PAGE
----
The ongoing battle to eradicate the opioid crisis

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Drug addiction is one of the world’s most harrowing health issues, and opioid addiction is without a doubt the worst of them all. Opioids are essentially a type of drug that is sourced from the opium poppy plant. There are some prescription opioids that are made directly from the plant, and there are those that are made in scientific labs using a similar (or the same) chemical structure. Because of their properties that relax the body and relieve pain, opioids are used as medicinal treatments. There is also an addictive trait in opioids that becomes even more dangerous because they are known to make people feel “high”. The world’s most renowned opioid is heroin. When one has all this information, all the facts, it is easy to understand how and why opioid overdose is so common, and just how the misuse (or even the general use, depending on which angle you approach it from) of opioids has become such a prominent crisis today.

The opioid crisis that has been brutalising the human world has been ongoing for quite some time. The growing problem with opioid use over the years has been made worse by the fact that those who were originally prescribed the medication are not made fully aware of its effects and its lifespan. Many people who are prescribed opioids are unaware that their effects do in fact diminish over time. Because it is so easy to become addicted to opioids, this is often when those who have been prescribed the medication start to turn to stronger opioids to yield the same results that, until now, they have always gotten from their initially prescribed medication. There is a sick kind of power that opioids yield over the individuals who become addicted to them, and seeking and successfully undergoing treatment and rehabilitation is something that is unfortunately sometimes easier said than done successfully.

Obviously, addiction treatment is rarely – if ever – an easy road to recovery. But in the case of opioid addiction, it becomes especially problematic for a few reasons. First, the addictive nature of the drug means that users are sometimes more dependent on it than they realise. And second, when the effects begin to diminish, users start to seek out alternative drugs that yield the reaction they now crave. This is where people often move onto stronger opioids. Because of this ladder effect, it can be especially tricky for users to know how much they should use of their newly acquired “treatment”. And this is at least partially the reason that opioid addiction has ballooned to become the global crisis that it is today. By the time many people seek addiction treatment for opioid use, the road to recovery is so rocky that many of them must seek treatment multiple times before it sticks – if it ever does.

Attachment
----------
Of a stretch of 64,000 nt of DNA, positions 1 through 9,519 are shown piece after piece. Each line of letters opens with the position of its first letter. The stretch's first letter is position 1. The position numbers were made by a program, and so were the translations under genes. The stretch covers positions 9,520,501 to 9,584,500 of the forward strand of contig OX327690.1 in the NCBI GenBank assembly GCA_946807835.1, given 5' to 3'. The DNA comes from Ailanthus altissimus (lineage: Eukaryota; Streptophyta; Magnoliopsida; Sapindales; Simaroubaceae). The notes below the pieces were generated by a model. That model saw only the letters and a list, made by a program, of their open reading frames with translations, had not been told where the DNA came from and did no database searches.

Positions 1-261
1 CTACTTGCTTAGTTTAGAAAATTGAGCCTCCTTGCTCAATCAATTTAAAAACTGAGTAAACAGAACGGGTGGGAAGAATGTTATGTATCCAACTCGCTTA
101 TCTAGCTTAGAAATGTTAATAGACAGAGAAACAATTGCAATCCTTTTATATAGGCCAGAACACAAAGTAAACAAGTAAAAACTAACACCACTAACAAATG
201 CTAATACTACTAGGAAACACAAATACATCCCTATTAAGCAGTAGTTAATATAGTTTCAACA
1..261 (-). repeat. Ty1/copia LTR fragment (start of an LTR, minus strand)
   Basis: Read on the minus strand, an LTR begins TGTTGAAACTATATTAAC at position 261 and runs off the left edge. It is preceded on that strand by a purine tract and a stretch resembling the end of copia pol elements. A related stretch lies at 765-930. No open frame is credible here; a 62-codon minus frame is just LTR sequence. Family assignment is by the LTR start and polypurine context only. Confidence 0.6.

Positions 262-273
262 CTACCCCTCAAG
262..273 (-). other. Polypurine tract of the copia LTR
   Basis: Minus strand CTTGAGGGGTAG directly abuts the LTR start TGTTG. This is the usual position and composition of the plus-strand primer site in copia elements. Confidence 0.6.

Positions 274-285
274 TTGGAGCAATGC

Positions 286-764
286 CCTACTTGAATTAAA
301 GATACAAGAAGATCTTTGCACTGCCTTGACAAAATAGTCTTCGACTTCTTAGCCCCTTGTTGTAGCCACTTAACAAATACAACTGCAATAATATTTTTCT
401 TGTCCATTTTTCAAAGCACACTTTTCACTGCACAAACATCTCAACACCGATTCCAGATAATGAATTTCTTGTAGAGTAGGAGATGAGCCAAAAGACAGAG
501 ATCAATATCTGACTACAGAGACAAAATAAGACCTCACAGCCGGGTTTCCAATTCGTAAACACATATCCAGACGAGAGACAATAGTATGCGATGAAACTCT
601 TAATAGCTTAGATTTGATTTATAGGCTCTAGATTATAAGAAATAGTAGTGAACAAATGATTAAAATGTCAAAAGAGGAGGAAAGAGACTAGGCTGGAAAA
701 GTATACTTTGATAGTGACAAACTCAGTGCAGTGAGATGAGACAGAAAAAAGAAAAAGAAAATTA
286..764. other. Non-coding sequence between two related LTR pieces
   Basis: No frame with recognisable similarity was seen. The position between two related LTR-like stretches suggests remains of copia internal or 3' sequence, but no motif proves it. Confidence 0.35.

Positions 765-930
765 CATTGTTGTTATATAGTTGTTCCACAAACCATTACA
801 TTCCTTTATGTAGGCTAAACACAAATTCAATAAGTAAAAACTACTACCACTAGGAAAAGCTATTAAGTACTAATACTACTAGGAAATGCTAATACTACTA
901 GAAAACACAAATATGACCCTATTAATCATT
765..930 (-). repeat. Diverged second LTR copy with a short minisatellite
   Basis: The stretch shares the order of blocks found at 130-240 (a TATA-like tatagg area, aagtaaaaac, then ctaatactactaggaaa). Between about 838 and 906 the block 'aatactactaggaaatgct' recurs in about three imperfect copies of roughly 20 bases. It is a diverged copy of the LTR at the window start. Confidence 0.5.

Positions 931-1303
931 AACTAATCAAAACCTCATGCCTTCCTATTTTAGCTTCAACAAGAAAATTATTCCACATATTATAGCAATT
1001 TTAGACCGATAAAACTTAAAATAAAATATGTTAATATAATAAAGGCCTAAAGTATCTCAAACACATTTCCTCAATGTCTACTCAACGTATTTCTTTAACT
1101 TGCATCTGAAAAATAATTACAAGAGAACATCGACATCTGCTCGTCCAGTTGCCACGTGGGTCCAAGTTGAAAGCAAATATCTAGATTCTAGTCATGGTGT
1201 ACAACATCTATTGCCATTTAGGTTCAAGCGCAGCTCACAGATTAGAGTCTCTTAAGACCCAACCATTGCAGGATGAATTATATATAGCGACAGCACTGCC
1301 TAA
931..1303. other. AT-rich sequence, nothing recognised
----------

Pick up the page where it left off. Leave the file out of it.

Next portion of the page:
The brutal nature of opioids means that they make users fall fast and hard, and then demand more and more as time goes on. Blind to their addiction, users continuously go out of their way to give more, and the result is most often (if not always) catastrophic, even fatal. The longer this crisis goes on, the more crucial it becomes to find ways to work towards viable long-term solutions to eradicate it. The awkward reality is that unfortunately, there is no easy fix to a global crisis like this. The opioid crisis that the world is currently dealing with is going to take time, patience, investment, and constant action in the medical field, as well as addictive therapy strategising. This ongoing battle to eradicate opioid addiction is one that has been raging for quite some time now, and it is only going to get better if we are willing to do the hard work, even when it becomes most challenging.

It is no secret that drug use is one of the most dangerous forms of addiction there is. No matter where you are in the world, the use of illicit drugs and other substances is considered to be a problem, to say the very least. Of all the illicit drugs there are, prescription drugs (i.e. opioids) are by far the most dangerous, even life-threatening. The reason for this is quite simple: opioids are made to treat painful symptoms or otherwise tightening contractors. In essence, opioids allow the body to relax. The opioid crisis that has bloomed over the years is now an international epidemic, and the battle to right the ship is brutal and ongoing. There are of course pathways of action that are dedicated towards eradicating the crisis, but it is far too deep in now to be a quick fix. While of course consistent action is better than inaction, we must acknowledge that there is no easy fix for the opioid crisis. This will take time, patience, investment, and constant action in both the medical and addictive therapy fields.

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